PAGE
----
Disc 8 of the Shostakovich series, conducted by Valery Gergiev, mentioned in my last post contains the performance of the above music recorded at the Salle Pleyel on February 18, 2014. The soloist is the the great Russian violinist Vadim Repin. The first violin concerto (opus 77) was written in 1947-8. It was dedicated to David Oistrakh who gave its initial performance in 1955. The delay was the result of Andrei Zhdanov’s denunciation of Shostakovich and fellow composers Sergei Prokofiev and Aram Khachaturian. It was perilous to be good at anything under Stalin. The dictator’s death in 1953 (on the same day that Prokofiev died) relaxed the pressure on Shostakovich – at least a little bit – enough that the concerto could be performed. This concerto is the longest of the six that Shostakovich wrote.
It’s in four movements:
1. Nocturne: Moderato
2. Scherzo: Allegro – Demonic dance
3. Passacaglia: Andante – Cadenza (attacca)
4. Burlesque: Allegro con brio – Presto
I heard Repin play the piece at Carnegie Hall about 15 years ago. Then, as now, he was in total command of a concerto which is among the most difficult ever written. This work is probably the first use by the composer of the DSCH motif – a musical cryptogram of Shostakovich’s name. Here is the Burlesque in its entirety. The concerto is a formidable piece that is now part of the standard concerto repertory.
Gergiev leads the Mariinsky Orchestra in a vigorous reading of the concerto which has a great orchestral part. The conductor has taken to using a toothpick as a baton. I don’t know why, but it seems to work.
The 11th Symphony is one of Shostakovich’s greatest achievements. It has not been performed as frequently as its worth demands. Part of the reason is that many early critics demeaned it as being too pictorial or even vulgar. In some quarters that view persists. Pay no attention – it’s a masterpiece. Imagine the greatest film score ever written and then throw away the film. Subtitled The Year 1905 it ostensibly is about the unsuccessful uprising in Russia during that year. The work is in four movements played without interruption. It contains quotes from 9 revolutionary songs which are integrated into the score. These songs would have immediately been recognized by the symphony’s Russian audiences. But like all great music it is not necessary to know the non-musical background to be fully engaged by the 11th Symphony. A musical masterpiece stands on its own.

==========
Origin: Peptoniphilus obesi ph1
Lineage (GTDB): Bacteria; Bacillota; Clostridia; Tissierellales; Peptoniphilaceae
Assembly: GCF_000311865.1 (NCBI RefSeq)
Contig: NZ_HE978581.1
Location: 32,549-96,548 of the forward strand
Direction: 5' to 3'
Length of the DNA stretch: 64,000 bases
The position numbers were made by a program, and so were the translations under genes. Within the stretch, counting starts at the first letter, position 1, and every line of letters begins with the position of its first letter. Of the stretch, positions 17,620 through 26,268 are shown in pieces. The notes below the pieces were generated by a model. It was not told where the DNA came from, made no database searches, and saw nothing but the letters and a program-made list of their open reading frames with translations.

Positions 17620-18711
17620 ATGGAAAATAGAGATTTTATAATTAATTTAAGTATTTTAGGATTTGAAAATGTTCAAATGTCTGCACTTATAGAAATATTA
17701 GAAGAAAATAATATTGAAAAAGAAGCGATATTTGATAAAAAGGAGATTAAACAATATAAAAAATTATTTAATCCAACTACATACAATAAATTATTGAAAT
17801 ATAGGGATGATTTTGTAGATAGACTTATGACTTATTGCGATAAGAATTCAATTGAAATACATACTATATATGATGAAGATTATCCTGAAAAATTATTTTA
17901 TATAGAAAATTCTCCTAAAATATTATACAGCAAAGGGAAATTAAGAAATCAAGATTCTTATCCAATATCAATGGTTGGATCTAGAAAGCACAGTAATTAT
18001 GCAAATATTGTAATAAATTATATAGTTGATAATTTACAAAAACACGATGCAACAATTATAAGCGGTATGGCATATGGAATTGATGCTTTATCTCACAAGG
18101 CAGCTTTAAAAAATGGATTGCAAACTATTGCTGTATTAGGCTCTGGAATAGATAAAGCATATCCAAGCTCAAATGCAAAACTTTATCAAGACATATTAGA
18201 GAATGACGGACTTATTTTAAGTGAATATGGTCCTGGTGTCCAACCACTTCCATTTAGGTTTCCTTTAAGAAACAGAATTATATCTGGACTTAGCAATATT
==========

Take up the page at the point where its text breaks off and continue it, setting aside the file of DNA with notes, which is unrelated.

1. Adagio (The Palace Square)
2. Allegro (The 9th of January)
3. Adagio (Eternal Memory)
4. Allegro non troppo (Tocsin)
You can read into this score any external tragedy you wish. Some have thought that it was a reaction to the suppression of the Hungarian uprising of 1956 or to the Gulag. Give it any meaning you care to. As pure music it stands on its own. Here is the an excerpt from the 2nd movt which ostensibly depicts the massacre of the demonstrators before the Winter Palace. I’ve only heard this symphony in the hall once. Leonard Slatkin conducted the Chicago Symphony Orchestra in a performance that blew the roof off of Orchestra Hall. If you get a chance to hear it live don’t miss it. Gergiev gives it a great reading, but this is a work that demands that the listener be part of the audience.
The video portion of this disc and the others in the series uses almost as many cameras are there are instruments in the orchestra. Rather than being distracting the various views are quite engaging.